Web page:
Old England: A Pictorial Museum (page 37/52)

[picture: Stone Church, Nave and Chancel]

1047.—Stone Church, Nave and Chancel.

Stone is a town in Cheshire.


[picture: Hadley Church Tower and Beacon]

1048.—Hadley Church Tower and Beacon

“On top of a turret at the South West angle of the tower is an iron cresset, fire pan or pitch-pot, an almost unique survivor of other days. It was erected by the monks to guide wayfarers crossing Enfield Chase by night, and travellers to or from St Albans, or the north. The beacon may have been used as late as 1745 to provide an alarm to warn of the [...] [more...]


[picture: 1049.---Lutterworth Church.]

1049.—Lutterworth Church.

Dedicated to St. Mary. John Wycliffe (John Wyclif, 1324-1384, bible translator) is buried here. The church clock was installed in 1862 and is therefore not shown in [...] [more...]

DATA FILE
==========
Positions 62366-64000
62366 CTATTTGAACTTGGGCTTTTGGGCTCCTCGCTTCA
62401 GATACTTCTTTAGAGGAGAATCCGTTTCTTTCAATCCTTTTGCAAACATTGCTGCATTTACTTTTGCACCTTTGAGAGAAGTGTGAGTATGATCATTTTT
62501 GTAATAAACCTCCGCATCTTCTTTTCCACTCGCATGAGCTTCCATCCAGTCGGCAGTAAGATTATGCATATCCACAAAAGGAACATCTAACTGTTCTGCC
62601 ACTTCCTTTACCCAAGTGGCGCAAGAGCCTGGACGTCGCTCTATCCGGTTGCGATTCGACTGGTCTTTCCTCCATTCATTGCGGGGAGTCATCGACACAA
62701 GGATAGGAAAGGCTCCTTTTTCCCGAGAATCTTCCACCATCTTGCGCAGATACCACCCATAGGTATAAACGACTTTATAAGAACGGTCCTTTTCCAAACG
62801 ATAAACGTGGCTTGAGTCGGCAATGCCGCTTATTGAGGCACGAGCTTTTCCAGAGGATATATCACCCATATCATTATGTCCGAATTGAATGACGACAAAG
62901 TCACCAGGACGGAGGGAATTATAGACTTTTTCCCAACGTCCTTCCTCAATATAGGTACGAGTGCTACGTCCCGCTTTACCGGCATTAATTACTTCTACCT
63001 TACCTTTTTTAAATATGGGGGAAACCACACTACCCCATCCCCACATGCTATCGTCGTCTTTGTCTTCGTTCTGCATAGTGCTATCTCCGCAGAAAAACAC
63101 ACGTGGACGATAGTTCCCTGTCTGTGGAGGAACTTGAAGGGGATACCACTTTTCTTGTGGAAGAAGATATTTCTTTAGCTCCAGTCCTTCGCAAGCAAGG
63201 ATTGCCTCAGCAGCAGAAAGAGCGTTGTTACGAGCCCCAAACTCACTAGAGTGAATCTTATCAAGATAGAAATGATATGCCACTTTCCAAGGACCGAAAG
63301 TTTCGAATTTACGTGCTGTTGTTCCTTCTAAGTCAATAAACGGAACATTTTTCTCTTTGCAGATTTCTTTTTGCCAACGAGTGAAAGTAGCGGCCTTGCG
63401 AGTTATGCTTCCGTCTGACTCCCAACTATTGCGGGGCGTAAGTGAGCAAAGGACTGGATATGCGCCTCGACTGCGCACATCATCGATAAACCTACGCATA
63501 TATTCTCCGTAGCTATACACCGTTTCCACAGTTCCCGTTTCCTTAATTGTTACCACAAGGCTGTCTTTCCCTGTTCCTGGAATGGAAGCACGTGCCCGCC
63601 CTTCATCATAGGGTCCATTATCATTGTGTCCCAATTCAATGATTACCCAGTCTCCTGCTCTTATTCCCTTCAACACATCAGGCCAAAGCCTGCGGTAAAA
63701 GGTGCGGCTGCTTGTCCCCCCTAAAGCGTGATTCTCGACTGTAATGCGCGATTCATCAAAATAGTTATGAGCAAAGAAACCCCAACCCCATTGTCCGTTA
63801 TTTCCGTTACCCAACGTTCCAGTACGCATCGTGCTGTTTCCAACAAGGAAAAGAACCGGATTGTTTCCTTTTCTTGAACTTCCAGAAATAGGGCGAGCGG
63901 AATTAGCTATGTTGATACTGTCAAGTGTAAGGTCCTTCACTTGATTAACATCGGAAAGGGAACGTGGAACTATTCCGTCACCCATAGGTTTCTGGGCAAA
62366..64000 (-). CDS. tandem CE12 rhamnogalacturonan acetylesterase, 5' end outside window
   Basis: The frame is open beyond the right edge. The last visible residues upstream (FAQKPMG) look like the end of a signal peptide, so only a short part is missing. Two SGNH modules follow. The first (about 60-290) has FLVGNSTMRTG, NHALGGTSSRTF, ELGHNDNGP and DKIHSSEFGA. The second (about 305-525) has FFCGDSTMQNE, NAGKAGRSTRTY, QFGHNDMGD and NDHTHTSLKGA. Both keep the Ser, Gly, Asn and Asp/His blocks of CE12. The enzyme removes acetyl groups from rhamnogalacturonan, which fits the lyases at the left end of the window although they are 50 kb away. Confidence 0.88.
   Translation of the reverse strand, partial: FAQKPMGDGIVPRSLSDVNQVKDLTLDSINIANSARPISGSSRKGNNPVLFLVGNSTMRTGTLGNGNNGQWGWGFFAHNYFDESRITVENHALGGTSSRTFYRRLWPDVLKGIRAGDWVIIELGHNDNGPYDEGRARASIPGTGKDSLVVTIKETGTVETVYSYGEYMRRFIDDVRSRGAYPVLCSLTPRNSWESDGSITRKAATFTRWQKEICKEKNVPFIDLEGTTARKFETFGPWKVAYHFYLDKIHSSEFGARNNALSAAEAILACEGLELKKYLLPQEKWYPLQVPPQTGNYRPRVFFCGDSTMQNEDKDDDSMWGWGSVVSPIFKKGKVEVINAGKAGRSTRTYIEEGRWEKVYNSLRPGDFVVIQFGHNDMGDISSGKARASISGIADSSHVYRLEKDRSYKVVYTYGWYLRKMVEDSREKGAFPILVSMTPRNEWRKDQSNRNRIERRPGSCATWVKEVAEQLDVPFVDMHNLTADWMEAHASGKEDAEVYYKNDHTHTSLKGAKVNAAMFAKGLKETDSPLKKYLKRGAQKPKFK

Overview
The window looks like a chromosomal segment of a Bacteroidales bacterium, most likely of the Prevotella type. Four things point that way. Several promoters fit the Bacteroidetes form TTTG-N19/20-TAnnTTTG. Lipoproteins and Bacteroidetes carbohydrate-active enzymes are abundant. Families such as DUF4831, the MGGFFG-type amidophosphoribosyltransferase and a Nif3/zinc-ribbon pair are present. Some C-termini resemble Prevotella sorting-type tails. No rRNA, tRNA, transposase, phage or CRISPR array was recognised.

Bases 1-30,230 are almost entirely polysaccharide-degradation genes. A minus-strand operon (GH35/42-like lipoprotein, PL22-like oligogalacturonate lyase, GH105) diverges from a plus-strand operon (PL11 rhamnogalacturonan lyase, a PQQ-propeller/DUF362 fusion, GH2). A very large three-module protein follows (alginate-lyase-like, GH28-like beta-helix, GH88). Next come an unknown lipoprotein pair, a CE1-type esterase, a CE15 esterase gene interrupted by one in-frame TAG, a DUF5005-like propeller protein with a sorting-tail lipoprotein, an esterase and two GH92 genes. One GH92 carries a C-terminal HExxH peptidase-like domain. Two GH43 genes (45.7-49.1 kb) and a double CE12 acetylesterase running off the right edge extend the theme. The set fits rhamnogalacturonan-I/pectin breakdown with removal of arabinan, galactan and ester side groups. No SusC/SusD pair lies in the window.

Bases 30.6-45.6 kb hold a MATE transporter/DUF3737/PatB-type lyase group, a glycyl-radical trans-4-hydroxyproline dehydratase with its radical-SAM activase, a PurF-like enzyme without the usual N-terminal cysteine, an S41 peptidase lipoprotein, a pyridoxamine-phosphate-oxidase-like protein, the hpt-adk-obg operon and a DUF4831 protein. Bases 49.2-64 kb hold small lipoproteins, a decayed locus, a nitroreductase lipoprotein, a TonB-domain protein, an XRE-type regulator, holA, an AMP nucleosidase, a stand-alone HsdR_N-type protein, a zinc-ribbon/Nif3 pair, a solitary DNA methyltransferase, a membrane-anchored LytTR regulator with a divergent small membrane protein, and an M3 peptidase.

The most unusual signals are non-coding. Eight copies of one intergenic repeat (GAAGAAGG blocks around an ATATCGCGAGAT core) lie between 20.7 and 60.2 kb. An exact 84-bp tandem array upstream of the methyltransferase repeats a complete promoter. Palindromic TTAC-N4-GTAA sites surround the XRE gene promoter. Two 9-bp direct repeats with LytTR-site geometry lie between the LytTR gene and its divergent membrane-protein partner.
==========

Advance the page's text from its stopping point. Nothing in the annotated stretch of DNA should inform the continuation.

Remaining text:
[picture: Chilton Church, Oxfordshire]

1050.—Chilton Church, Oxfordshire.

An American visited and took some pictures of this clearly very photogenic village. The church itself was extensively renovated starting in 1847, and looks very different in the photographs! [more...]


[picture: churches,towers,towns,people,clocks,windows,spires]

1052.—St. Nicholas Church, Newcastle-upon-Tyne

“Among the more important churches erected in the period of which we treat, that of Newcastle-Upon-Tyne holds an honourable place (Fig. 1052). It crowns a bold eminence, and forms from every point of view the cihef ornament of the town. The founder was St. Osmund, Bishop of Salisbury; the time, the reign of William Rufus. Henry I. gve the church to the canons of Carlisle. It was burned in 1216, and rebuilt, as supposed, about 1359. The most remarkable [...] [more...]


[picture: 1053.---Glasgow Cathedral.]

1053.—Glasgow Cathedral.

“As St. Patrick’s Cathedral is the chief specimen of Gothic architecture in Ireland, so is Glasgow Cathedral (Fig. 1053) the